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Energy Conservation

Dáil Éireann Debate, Tuesday - 14 December 2021

Tuesday, 14 December 2021

Questions (37)

Pádraig O'Sullivan

Question:

37. Deputy Pádraig O'Sullivan asked the Minister for the Environment, Climate and Communications if consideration has been given to converting oil heating systems to eco-friendly hydrotreated vegetable oil, HVO, biofuel instead of kerosene and other fossil fuels; and if he will make a statement on the matter. [61338/21]

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Oral answers (6 contributions) (Question to Environment)

Has consideration been given to converting oil heating systems to run on eco-friendly HVO biofuel instead of kerosene and other fuels?

At the request of my Department, the Sustainable Energy Authority of Ireland, SEAI, is currently developing a comprehensive national heat study for Ireland. The study aims to examine options to decarbonise the heating and cooling sectors in Ireland to 2050 and includes the examination of a range of options and pathways. These options include the potential use of sustainable bioenergy such as bioliquids in place of fossil fuels in heating systems. The national heat study is almost complete and I expect that the SEAI will publish the outcome of the study early in the new year.

My Department recently carried out a consultation on the potential introduction of a renewable energy obligation in the heat sector. If introduced, such an obligation would require the suppliers of fossil fuels for use in the heat sector to also supply renewable energy. The level of renewable energy that would have to be supplied would be based on a proportion of the fossil fuels supplied. The obligation could potentially be met through the supply of renewable gas, biomass or renewable fuels such as hydrotreated vegetable oil.

I expect the national heat study and the outcome of the consultation on the introduction of a renewable energy obligation to inform future policy and provide clarity on the potential role of alternative fuels in the heating sector.

That is an encouraging response. As the Minister of State is probably well aware, there are 700,000 oil-burning boilers at present in the country and nearly 700,000 gas boilers, not to mention 100,000 liquefied natural gas boilers. It is important for that fact to be recognised. There is a gain to be made in the short term here. We can reduce CO2 emissions by between 80% and 90% by converting many of those gas and oil boilers and availing of HVO. It goes without saying that up in the North technology is being trialled by the Northern Ireland Housing Executive, which is retrofitting many of its stock of houses with this technology. Other countries in Europe are rolling it out. Finland is a world leader on it. It is only a matter of time before Ireland unlocks this potential. It is very encouraging that is under consideration.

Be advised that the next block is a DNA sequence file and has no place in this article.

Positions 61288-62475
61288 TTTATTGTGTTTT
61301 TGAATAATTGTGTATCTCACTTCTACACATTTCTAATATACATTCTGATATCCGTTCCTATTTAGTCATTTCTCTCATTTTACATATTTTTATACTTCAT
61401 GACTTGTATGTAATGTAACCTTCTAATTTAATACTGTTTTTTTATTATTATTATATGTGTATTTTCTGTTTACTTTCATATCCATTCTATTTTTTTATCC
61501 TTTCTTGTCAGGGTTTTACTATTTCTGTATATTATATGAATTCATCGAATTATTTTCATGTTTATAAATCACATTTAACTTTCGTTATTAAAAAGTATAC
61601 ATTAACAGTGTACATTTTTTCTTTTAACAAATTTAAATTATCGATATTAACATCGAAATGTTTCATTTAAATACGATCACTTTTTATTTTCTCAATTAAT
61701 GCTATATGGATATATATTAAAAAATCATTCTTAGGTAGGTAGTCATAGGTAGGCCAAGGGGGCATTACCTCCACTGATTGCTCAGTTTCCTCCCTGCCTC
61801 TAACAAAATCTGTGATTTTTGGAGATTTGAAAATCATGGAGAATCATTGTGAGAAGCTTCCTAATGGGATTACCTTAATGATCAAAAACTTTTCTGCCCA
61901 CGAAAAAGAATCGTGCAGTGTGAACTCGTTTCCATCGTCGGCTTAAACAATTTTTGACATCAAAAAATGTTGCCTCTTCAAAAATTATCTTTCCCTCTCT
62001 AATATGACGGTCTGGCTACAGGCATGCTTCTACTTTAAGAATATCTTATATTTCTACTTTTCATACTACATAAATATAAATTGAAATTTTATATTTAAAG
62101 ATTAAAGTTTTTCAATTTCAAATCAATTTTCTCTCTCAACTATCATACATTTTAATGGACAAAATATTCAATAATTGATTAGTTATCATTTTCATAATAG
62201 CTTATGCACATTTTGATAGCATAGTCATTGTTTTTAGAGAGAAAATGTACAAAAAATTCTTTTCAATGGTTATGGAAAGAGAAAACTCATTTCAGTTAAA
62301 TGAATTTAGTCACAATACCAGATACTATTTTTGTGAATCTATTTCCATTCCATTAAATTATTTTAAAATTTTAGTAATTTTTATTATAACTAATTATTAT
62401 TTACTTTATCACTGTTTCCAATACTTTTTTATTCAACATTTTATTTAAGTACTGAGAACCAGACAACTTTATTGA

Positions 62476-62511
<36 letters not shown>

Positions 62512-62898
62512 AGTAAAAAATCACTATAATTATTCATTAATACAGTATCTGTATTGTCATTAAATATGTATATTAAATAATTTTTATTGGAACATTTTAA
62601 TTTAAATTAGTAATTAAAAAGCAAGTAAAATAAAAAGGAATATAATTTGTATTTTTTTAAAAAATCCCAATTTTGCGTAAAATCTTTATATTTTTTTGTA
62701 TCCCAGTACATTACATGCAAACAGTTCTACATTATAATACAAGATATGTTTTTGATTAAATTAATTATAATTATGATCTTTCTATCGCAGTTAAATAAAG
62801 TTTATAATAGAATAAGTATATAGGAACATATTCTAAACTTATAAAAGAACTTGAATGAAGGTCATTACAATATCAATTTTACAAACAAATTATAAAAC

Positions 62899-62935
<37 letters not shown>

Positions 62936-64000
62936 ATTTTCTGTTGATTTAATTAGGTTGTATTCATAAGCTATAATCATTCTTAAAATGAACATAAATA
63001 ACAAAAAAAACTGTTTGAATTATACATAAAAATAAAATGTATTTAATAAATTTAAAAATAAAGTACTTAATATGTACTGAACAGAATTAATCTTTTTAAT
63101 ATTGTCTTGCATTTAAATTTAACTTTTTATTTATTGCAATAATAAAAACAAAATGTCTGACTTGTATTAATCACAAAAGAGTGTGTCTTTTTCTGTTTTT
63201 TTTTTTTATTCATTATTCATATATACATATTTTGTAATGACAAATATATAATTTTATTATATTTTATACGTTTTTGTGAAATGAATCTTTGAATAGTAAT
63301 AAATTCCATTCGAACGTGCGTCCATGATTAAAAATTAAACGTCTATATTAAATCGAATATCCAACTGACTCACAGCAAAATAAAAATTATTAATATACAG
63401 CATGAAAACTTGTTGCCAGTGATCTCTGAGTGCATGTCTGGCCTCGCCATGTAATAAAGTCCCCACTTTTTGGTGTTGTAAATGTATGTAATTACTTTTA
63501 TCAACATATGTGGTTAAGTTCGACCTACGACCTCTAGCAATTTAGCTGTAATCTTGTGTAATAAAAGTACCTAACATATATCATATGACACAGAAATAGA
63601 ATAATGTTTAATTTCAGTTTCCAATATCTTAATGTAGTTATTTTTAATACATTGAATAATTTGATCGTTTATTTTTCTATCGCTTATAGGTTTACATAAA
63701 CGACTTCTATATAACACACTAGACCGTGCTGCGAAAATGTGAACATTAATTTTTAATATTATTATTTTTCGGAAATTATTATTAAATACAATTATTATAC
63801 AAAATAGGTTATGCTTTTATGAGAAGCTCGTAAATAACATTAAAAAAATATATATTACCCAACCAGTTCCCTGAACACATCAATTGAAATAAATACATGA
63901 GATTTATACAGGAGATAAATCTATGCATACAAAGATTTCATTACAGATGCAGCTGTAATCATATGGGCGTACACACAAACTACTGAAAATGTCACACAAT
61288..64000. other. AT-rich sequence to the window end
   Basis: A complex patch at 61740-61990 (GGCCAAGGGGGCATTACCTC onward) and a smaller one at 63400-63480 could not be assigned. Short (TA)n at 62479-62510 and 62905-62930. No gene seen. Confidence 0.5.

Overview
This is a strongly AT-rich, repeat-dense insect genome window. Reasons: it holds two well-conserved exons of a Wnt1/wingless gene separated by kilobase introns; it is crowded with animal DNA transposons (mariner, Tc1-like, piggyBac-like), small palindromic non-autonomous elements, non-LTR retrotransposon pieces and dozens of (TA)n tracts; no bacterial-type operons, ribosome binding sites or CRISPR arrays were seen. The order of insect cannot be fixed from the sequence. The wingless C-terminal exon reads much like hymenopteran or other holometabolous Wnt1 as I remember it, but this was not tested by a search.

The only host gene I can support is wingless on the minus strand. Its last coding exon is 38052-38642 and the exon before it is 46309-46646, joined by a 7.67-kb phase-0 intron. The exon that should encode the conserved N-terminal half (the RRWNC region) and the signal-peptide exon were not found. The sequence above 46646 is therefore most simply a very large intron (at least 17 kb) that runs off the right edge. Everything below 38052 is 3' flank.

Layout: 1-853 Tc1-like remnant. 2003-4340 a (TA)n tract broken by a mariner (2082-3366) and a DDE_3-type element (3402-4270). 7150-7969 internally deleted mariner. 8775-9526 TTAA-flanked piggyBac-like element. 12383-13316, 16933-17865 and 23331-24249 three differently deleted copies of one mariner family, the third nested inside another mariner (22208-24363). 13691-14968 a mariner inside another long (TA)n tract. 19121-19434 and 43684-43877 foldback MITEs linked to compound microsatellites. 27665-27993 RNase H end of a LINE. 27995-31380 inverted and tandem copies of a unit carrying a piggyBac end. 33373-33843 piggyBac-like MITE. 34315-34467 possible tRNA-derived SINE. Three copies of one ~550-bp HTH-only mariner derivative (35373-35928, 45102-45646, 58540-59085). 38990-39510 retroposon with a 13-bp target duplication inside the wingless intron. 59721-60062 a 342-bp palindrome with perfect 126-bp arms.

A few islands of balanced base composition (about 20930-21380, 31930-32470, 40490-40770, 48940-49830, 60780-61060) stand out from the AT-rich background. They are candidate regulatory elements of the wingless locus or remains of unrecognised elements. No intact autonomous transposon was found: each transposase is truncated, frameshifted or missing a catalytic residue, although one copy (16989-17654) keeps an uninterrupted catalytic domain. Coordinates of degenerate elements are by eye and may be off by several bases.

To give the Deputy more information on the SEAI national heat study to which I referred, it will focus on achieving net-zero emissions in the heat sector by 2050 but it also aims to provide a detailed evidence base, including technology and policy pathways, data and insights for the Government, industry and other stakeholders, and enhanced energy sector modelling capacity developed by SEAI. The completion of the heat study is expected in mid-January 2022. The publication will come out in a number of different sections, including: low-carbon heating and cooling technologies; district heating and cooling; electricity infrastructure; green hydrogen as a potential fuel for heat; sustainable bioenergy for heat; carbon capture use and storage; net-zero emissions by 2050; exploration of the decarbonisation pathways for heating and cooling in Ireland; spatial analysis; and energy efficiency potential. I look forward to seeing that report in January 2022.

As I stated, it is welcome, but I wish to put on the record that these boilers can be converted for as little as €200 and will reduce emissions drastically. Carbon tax is not a very popular topic in these Houses but, of the €9.5 billion over the life of the national development plan, approximately €5 billion will be reinvested into retrofitting programmes such as those we are discussing. I ask the Minister of State to provide clarity regarding the SEAI and the grant system it currently runs. Am I right in saying that anyone who has previously availed of an SEAI grant is unable to log a second request or application? Is that likely to be reviewed or changed? That is my understanding at present. As regards the full retrofit programme, many of the heat pumps that it is proposed to install in properties have a life expectancy of seven to ten years. We need to be cognisant of that in terms of affordability into the future and providing loans or other measures to people.

The Deputy asked earlier about examining the experience of other jurisdictions, including Northern Ireland. Of course, we will do that very carefully and we will see what experience they had with their renewable heat obligations and incentives.

He also asked about the SEAI and whether a person who previously received a grant can apply for another grant. He indicated such people are excluded. I will have to check out the rules of its scheme in that regard.

As to whether we can convert boilers to alternative fuel sources, part of my remit is the circular economy and trying to fix and remediate things rather than building new. Therefore, if at all possible, I will consider that. Of course, the Deputy can contact me if he has specific recommendations in that regard.

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